The effect of health sector industrial actions on TB and TB/HIV case finding in Ogun State, Nigeria: Is Public-Private Mix a viable solution?
Background: Though industrial disputes are a global phenomenon, there is a rising concern of its frequent occurrence in Sub-Saharan Africa.
Objective: To assess the effect of industrial actions embarked upon by the health workers during the year 2014 on Tuberculosis (TB) notification in Ogun State, Nigeria.
Methods: A retrospective review of TB notification in 2013 and 2014 was conducted. Quarterly TB case notification, the proportions of Human Immunodeficiency Virus (HIV) test, Co-trimoxazole (CPT) uptake and Antiretroviral Therapy (ART) uptake in the years 2013 and 2014 were compared using the Epi-info software.
Results: There was a decline in the proportion of TB cases reported by the public sector health services and an increase in the proportion of TB cases reported by the private health facilities during the period of industrial disputes in the public health sector (doctors and non-doctors) (p = 0.001). Compared to the year 2013, the proportion of presumptive TB cases tested for HIV declined significantly during the period of the strike actions by the non-doctors but not during the strike actions by doctors in 2014. There was no difference in the uptake of Co-trimoxazole (p = 0.456 and 0.511) and Anti-retroviral Therapy (p = 0.192 and 0.544) by TB/HIV co-infected patients during the strike actions by the doctors and the non-doctors respectively.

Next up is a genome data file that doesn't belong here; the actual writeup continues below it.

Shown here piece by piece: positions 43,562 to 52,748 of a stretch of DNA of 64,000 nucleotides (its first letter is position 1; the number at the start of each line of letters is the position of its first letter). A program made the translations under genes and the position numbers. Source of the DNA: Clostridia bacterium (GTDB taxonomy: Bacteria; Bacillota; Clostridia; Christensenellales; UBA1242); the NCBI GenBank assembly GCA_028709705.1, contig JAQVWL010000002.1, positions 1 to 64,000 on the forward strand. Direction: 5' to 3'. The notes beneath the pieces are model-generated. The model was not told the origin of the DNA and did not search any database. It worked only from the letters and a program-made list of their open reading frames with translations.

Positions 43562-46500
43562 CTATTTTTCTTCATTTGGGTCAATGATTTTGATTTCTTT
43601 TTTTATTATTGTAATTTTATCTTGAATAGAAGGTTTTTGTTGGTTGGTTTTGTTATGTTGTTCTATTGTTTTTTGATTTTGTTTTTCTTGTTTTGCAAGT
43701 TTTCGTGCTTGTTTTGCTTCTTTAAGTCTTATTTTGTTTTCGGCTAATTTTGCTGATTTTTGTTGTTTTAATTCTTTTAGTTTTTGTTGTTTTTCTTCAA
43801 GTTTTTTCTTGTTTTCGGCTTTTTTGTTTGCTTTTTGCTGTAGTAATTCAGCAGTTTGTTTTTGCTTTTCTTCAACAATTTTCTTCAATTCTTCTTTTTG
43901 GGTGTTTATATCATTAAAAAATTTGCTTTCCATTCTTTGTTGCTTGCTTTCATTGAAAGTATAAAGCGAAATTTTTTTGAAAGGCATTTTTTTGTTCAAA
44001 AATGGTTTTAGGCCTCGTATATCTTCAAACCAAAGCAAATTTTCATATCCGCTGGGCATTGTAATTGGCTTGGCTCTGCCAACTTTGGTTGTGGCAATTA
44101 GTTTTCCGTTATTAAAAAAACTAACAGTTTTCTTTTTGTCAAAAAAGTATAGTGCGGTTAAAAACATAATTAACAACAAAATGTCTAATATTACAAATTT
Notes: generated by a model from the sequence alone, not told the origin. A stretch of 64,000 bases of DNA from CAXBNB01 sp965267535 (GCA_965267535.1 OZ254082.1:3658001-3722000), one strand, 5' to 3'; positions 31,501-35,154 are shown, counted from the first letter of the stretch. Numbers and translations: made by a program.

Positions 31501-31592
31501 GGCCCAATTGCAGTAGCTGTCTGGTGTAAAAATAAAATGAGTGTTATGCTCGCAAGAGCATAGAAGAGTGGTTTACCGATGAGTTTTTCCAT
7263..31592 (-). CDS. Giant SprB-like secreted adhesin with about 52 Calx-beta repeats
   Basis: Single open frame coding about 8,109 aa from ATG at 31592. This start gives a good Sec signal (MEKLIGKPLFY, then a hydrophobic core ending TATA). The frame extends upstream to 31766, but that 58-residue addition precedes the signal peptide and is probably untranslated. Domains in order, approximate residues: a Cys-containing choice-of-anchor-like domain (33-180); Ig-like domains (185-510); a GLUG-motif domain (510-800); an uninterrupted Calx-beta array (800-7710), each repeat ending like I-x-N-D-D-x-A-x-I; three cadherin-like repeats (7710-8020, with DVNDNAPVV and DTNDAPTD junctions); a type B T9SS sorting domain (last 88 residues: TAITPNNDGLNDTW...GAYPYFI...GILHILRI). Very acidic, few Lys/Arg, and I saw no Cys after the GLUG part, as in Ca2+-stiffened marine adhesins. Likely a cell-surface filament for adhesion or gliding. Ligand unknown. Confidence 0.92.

Conclusion: This study demonstrated the importance of Public-Private–Mix for TB case finding efforts in the developing countries, where there are incessant strike actions by health workers in the public sector.
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